B. Insanity Defense

1. Mendotti's Case

In support of her insanity defense, Mendotti called Dr. Henry Lahmeyer, an expert in neuropsychiatry and forensic psychiatry. He testified that during his interviews with Mendotti, she told him that she began suspecting that her husband was sexually abusing their daughter when the child was two years old. On the night of the shooting, she and her husband argued over money and her plans to travel to Italy. Mendotti told Dr. Lahmeyer that she mixed up a milkshake with three bottles of sleeping pills in it and gave it to her husband. Her husband drank some of the milkshake, but detected a bitter taste. Mendotti then threw the milkshake out. After her husband went to bed, Mendotti shot him. She attempted to commit suicide after killing her husband, but decided against it for the sake of their daughter. Mendotti also told Dr. Lahmeyer that she knew she was in trouble and that is why she called 911 and told them that she had killed her husband in self-defense.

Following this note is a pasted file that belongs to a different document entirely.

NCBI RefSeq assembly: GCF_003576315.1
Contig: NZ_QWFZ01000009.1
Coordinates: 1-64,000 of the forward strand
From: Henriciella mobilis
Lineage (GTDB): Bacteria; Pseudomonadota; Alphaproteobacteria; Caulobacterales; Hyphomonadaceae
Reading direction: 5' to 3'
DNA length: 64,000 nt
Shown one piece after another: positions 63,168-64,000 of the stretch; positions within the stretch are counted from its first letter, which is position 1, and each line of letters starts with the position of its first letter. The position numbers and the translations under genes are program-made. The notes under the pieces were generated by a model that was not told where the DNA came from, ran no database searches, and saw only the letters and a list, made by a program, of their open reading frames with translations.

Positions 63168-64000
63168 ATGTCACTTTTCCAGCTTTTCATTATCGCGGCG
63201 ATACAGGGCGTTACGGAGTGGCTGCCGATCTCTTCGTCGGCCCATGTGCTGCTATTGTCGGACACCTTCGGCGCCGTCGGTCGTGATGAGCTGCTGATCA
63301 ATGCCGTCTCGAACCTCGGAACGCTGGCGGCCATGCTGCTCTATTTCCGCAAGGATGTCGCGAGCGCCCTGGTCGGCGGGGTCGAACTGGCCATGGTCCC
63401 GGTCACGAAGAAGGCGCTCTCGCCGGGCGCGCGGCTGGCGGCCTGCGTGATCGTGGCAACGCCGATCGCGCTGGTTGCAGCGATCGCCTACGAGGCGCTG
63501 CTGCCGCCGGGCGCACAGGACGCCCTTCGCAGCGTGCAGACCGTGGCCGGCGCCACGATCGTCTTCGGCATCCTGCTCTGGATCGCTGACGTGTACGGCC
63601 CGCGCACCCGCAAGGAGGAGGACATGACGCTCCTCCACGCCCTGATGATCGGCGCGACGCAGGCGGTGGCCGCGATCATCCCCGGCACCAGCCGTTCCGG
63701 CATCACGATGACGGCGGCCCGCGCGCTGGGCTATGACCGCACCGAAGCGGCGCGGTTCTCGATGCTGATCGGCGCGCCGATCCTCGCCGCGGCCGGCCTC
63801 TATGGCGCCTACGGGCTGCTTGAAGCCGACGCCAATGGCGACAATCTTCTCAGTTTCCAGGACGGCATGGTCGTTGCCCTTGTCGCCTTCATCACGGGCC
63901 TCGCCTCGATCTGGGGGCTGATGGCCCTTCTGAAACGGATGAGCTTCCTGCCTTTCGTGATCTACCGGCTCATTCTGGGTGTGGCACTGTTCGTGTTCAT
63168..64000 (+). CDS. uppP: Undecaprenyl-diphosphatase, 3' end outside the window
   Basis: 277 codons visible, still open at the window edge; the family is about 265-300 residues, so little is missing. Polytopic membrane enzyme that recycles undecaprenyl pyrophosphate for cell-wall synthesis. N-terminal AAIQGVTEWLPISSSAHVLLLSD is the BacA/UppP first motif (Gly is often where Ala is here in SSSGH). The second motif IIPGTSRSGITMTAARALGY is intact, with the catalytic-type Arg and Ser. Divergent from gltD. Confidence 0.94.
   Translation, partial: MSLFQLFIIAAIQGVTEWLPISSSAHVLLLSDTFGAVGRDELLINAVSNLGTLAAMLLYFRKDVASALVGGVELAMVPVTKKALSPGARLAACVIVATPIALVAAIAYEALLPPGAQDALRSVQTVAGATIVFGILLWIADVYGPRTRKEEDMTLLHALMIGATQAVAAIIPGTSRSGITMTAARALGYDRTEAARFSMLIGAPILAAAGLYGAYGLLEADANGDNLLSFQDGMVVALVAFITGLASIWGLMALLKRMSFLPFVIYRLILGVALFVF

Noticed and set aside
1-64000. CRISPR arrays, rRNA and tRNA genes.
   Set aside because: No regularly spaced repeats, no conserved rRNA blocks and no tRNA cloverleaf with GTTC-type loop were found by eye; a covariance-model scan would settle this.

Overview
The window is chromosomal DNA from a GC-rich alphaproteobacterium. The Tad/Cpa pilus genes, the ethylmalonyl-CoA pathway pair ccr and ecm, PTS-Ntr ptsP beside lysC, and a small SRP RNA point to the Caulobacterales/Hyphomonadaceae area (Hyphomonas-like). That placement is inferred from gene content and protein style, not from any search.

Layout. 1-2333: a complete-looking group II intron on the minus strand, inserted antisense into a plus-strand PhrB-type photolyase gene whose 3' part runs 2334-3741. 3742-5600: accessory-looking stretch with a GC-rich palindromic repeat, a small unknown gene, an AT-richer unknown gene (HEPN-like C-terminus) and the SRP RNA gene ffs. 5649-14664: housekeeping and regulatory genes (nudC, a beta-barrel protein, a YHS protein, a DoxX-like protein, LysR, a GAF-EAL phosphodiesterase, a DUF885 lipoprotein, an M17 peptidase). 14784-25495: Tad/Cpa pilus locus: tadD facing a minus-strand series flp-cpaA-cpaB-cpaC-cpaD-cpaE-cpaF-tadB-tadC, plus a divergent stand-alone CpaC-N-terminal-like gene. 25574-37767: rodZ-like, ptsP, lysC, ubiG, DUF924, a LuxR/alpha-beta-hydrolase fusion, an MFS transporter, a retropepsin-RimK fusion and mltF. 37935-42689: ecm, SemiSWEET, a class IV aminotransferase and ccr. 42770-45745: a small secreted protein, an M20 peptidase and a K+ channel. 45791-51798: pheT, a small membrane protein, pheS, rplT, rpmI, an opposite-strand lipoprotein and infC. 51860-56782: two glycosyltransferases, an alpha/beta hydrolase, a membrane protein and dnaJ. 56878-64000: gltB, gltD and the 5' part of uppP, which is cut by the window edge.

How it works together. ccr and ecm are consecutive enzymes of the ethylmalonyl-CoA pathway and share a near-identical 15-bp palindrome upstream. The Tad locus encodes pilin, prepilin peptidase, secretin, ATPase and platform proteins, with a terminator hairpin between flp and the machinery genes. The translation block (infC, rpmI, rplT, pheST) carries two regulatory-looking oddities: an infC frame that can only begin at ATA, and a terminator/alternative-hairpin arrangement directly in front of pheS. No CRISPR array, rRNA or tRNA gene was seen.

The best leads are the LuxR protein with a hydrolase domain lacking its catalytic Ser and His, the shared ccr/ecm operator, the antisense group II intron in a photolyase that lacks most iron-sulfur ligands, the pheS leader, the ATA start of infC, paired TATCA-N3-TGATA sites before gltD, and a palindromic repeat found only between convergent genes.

After the initial interview, Dr. Lahmeyer requested that Dr. Daniel Lilie, a clinical psychologist, administer psychological tests to Mendotti to determine if she was malingering of feigning mental illness. Dr. Lahmeyer testified that Dr. Lilie's report concluded that Mendotti was paranoid, but not psychotic and that she was not attempting to feign a psychiatric illness.

Dr. Lahmeyer also testified that during a second interview, Mendotti told him that she believed that her husband had tried to harm her. She also believed that her husband was having an affair, tried to poison her drinks, and rigged the wiring in her car to make it catch on fire. Mendotti also told Dr. Lahmeyer that she had attempted suicide at least five times, although these attempts were never documented or verified by independent sources. Mendotti further revealed to Dr. Lahmeyer that she purchased a .38 caliber revolver in January 1993. During that same year, she attempted to press criminal charges against her husband for sexual abuse of their daughter. In addition, Mendotti told Dr. Lahmeyer that she frequently examined her daughter and her daughter's underwear for signs of sexual abuse. Dr. Lahmeyer testified that he believed Mendotti suffered from psychotic depression and a delusional disorder at the time of the shooting and that her behavior was disorganized ...